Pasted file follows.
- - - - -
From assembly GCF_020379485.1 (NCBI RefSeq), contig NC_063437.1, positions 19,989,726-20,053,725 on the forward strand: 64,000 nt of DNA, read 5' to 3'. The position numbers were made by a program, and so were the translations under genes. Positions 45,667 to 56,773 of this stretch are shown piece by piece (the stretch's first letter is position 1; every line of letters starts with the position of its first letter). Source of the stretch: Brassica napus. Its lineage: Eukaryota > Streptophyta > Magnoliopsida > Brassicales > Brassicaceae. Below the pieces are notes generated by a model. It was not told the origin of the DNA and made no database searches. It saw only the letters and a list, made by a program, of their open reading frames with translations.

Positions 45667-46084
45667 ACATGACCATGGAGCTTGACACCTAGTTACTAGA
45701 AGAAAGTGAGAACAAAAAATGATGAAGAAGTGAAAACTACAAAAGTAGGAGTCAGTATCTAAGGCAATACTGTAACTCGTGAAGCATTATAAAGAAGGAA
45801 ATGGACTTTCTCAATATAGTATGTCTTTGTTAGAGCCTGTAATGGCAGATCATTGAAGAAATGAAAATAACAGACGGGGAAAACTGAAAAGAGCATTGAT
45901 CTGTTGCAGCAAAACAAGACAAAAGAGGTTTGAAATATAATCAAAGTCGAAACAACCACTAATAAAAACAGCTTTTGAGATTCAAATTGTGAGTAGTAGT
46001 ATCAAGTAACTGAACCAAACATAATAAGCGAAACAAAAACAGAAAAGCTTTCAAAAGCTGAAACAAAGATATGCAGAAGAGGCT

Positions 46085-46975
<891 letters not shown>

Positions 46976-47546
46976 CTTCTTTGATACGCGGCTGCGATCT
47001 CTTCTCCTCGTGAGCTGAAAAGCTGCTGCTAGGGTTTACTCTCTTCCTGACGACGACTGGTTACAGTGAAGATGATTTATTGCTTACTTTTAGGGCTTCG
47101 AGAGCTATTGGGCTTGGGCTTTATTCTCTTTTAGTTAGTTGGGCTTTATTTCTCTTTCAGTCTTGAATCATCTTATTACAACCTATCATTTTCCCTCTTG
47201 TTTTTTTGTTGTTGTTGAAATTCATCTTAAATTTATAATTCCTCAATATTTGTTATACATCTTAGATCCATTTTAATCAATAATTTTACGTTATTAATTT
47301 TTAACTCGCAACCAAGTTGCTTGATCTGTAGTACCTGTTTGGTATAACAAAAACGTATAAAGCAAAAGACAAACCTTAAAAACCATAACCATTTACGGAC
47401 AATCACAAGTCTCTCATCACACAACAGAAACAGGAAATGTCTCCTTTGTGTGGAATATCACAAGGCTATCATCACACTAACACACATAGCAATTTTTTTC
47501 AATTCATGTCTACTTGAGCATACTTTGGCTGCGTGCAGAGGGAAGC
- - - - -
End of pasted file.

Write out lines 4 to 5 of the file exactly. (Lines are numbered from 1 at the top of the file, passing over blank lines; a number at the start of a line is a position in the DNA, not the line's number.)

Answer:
45701 AGAAAGTGAGAACAAAAAATGATGAAGAAGTGAAAACTACAAAAGTAGGAGTCAGTATCTAAGGCAATACTGTAACTCGTGAAGCATTATAAAGAAGGAA
45801 ATGGACTTTCTCAATATAGTATGTCTTTGTTAGAGCCTGTAATGGCAGATCATTGAAGAAATGAAAATAACAGACGGGGAAAACTGAAAAGAGCATTGAT